Linköping University

Computational screening of heterogeneous catalysts for energy-efficient production of olefins and CO2 reduction

  • Discovery
  • Design & Modelling
Academic project

Research question

The project aims to use large-scale computational modeling to identify two-dimensional transition metal carbides, nitrides, and borides as catalysts for transforming alkanes into olefins using CO2 as a light oxidant. The primary questions to be addressed include understanding how the combination of various transition metals with carbon, nitrogen, and/or boron influences catalytic activity, how catalyst states can be controlled, and how the chemical environment affects reaction kinetics. The goal is to predict materials with optimal performance for dehydrogenation and CO2 reduction.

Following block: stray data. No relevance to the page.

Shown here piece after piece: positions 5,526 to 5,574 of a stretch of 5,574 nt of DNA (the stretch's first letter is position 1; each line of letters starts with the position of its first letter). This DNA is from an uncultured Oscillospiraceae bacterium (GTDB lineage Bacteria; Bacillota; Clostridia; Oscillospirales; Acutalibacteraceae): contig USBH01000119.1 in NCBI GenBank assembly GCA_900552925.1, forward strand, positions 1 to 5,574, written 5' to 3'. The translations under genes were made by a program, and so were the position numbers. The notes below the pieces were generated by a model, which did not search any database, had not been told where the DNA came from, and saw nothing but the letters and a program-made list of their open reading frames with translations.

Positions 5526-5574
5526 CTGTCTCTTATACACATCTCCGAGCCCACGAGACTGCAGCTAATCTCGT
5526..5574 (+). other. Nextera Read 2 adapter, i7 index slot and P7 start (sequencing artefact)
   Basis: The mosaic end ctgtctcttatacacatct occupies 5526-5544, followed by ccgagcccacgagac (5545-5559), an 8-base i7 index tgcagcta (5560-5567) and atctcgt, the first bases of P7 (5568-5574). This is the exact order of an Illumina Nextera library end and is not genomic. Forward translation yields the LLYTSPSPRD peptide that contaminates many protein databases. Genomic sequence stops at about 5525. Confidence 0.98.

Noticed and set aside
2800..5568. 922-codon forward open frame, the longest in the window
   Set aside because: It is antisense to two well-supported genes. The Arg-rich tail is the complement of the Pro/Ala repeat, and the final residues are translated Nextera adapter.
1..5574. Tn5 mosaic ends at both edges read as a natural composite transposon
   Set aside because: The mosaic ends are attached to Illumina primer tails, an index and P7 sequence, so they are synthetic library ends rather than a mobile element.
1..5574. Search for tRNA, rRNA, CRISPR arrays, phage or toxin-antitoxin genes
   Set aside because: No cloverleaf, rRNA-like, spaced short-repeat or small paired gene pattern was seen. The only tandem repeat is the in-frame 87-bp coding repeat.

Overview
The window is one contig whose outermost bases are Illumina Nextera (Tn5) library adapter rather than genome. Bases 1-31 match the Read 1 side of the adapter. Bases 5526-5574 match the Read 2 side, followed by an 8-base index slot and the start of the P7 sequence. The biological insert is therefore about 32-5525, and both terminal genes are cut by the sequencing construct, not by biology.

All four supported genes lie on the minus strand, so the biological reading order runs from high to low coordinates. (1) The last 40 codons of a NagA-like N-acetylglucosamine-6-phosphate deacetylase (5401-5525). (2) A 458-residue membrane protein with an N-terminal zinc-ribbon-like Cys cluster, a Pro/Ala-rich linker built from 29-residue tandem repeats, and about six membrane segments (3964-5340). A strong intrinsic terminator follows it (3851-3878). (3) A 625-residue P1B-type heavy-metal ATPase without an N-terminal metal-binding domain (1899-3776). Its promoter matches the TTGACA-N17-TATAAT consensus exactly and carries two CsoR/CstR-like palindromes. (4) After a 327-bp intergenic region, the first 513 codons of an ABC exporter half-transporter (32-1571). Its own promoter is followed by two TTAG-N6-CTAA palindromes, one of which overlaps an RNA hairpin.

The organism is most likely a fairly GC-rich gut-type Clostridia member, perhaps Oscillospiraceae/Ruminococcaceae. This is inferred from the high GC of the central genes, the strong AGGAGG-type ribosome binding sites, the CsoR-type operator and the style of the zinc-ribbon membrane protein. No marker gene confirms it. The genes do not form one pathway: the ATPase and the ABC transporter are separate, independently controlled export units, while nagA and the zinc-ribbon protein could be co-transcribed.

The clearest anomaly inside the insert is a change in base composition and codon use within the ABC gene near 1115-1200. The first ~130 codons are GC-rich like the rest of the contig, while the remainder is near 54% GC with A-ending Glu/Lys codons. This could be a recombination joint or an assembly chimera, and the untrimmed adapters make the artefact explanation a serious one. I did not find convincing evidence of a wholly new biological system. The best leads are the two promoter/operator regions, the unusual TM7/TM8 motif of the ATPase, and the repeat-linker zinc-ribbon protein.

Sustainability aspects

The project strongly aligns with UN Sustainable Development Goals 12, focusing on responsible consumption and production by enhancing the energy efficiency of shale gas olefin production. In addition, utilizing CO2 as an oxidant introduces a circular aspect, potentially reducing around 15 % of the total chemical industry CO2 emissions per year. This reduction is achievable if the global demand for ethylene, propylene, and butylene is met through CO2-oxidized dehydrogenation.  Overall, the project contributes to more efficient, circular, and environmentally conscious olefin production from shale gas while simultaneously decreasing CO2 emissions in the chemical industry.

researcher photo

Linköping University

Jonas Björk

Assoc. Professor

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